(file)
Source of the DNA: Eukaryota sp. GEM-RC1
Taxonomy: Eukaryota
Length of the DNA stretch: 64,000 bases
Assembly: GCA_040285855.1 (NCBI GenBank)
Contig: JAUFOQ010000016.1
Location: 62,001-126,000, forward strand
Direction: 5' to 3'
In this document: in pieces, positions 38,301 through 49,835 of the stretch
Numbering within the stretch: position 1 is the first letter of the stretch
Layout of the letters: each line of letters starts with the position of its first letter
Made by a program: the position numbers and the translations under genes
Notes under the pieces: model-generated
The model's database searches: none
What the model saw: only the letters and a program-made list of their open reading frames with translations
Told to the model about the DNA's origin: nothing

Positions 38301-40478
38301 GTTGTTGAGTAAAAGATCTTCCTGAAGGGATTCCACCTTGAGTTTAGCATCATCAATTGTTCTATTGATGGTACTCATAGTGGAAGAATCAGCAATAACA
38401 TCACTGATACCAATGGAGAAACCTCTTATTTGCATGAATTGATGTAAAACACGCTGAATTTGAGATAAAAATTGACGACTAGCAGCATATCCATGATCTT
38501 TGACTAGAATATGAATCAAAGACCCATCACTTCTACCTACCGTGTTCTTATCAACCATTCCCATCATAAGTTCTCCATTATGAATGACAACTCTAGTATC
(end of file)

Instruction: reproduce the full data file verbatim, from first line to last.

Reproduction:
Source of the DNA: Eukaryota sp. GEM-RC1
Taxonomy: Eukaryota
Length of the DNA stretch: 64,000 bases
Assembly: GCA_040285855.1 (NCBI GenBank)
Contig: JAUFOQ010000016.1
Location: 62,001-126,000, forward strand
Direction: 5' to 3'
In this document: in pieces, positions 38,301 through 49,835 of the stretch
Numbering within the stretch: position 1 is the first letter of the stretch
Layout of the letters: each line of letters starts with the position of its first letter
Made by a program: the position numbers and the translations under genes
Notes under the pieces: model-generated
The model's database searches: none
What the model saw: only the letters and a program-made list of their open reading frames with translations
Told to the model about the DNA's origin: nothing

Positions 38301-40478
38301 GTTGTTGAGTAAAAGATCTTCCTGAAGGGATTCCACCTTGAGTTTAGCATCATCAATTGTTCTATTGATGGTACTCATAGTGGAAGAATCAGCAATAACA
38401 TCACTGATACCAATGGAGAAACCTCTTATTTGCATGAATTGATGTAAAACACGCTGAATTTGAGATAAAAATTGACGACTAGCAGCATATCCATGATCTT
38501 TGACTAGAATATGAATCAAAGACCCATCACTTCTACCTACCGTGTTCTTATCAACCATTCCCATCATAAGTTCTCCATTATGAATGACAACTCTAGTATC